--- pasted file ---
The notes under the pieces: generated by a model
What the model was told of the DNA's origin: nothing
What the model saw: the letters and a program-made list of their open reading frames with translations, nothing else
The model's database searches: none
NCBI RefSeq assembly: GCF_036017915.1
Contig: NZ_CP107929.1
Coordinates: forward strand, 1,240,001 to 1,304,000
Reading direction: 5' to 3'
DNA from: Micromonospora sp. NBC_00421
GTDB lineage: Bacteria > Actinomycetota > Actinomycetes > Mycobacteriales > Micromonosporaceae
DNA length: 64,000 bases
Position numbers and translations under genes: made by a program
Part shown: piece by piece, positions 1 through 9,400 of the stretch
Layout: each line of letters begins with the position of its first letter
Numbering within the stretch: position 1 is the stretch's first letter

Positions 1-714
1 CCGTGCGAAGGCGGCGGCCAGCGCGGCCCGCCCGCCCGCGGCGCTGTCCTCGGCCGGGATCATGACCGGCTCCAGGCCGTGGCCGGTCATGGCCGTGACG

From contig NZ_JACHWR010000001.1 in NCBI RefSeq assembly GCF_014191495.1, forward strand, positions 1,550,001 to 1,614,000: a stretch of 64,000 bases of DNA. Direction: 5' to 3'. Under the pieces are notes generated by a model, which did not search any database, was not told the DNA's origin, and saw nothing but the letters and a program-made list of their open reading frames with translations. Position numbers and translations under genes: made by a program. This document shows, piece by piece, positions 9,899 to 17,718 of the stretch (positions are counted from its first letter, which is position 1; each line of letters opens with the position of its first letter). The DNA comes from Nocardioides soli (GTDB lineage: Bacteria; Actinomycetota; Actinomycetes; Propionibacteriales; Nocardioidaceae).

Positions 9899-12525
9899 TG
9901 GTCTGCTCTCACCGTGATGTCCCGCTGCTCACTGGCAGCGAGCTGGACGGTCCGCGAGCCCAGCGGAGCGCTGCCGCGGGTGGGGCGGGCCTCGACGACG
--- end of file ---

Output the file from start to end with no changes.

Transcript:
The notes under the pieces: generated by a model
What the model was told of the DNA's origin: nothing
What the model saw: the letters and a program-made list of their open reading frames with translations, nothing else
The model's database searches: none
NCBI RefSeq assembly: GCF_036017915.1
Contig: NZ_CP107929.1
Coordinates: forward strand, 1,240,001 to 1,304,000
Reading direction: 5' to 3'
DNA from: Micromonospora sp. NBC_00421
GTDB lineage: Bacteria > Actinomycetota > Actinomycetes > Mycobacteriales > Micromonosporaceae
DNA length: 64,000 bases
Position numbers and translations under genes: made by a program
Part shown: piece by piece, positions 1 through 9,400 of the stretch
Layout: each line of letters begins with the position of its first letter
Numbering within the stretch: position 1 is the stretch's first letter

Positions 1-714
1 CCGTGCGAAGGCGGCGGCCAGCGCGGCCCGCCCGCCCGCGGCGCTGTCCTCGGCCGGGATCATGACCGGCTCCAGGCCGTGGCCGGTCATGGCCGTGACG

From contig NZ_JACHWR010000001.1 in NCBI RefSeq assembly GCF_014191495.1, forward strand, positions 1,550,001 to 1,614,000: a stretch of 64,000 bases of DNA. Direction: 5' to 3'. Under the pieces are notes generated by a model, which did not search any database, was not told the DNA's origin, and saw nothing but the letters and a program-made list of their open reading frames with translations. Position numbers and translations under genes: made by a program. This document shows, piece by piece, positions 9,899 to 17,718 of the stretch (positions are counted from its first letter, which is position 1; each line of letters opens with the position of its first letter). The DNA comes from Nocardioides soli (GTDB lineage: Bacteria; Actinomycetota; Actinomycetes; Propionibacteriales; Nocardioidaceae).

Positions 9899-12525
9899 TG
9901 GTCTGCTCTCACCGTGATGTCCCGCTGCTCACTGGCAGCGAGCTGGACGGTCCGCGAGCCCAGCGGAGCGCTGCCGCGGGTGGGGCGGGCCTCGACGACG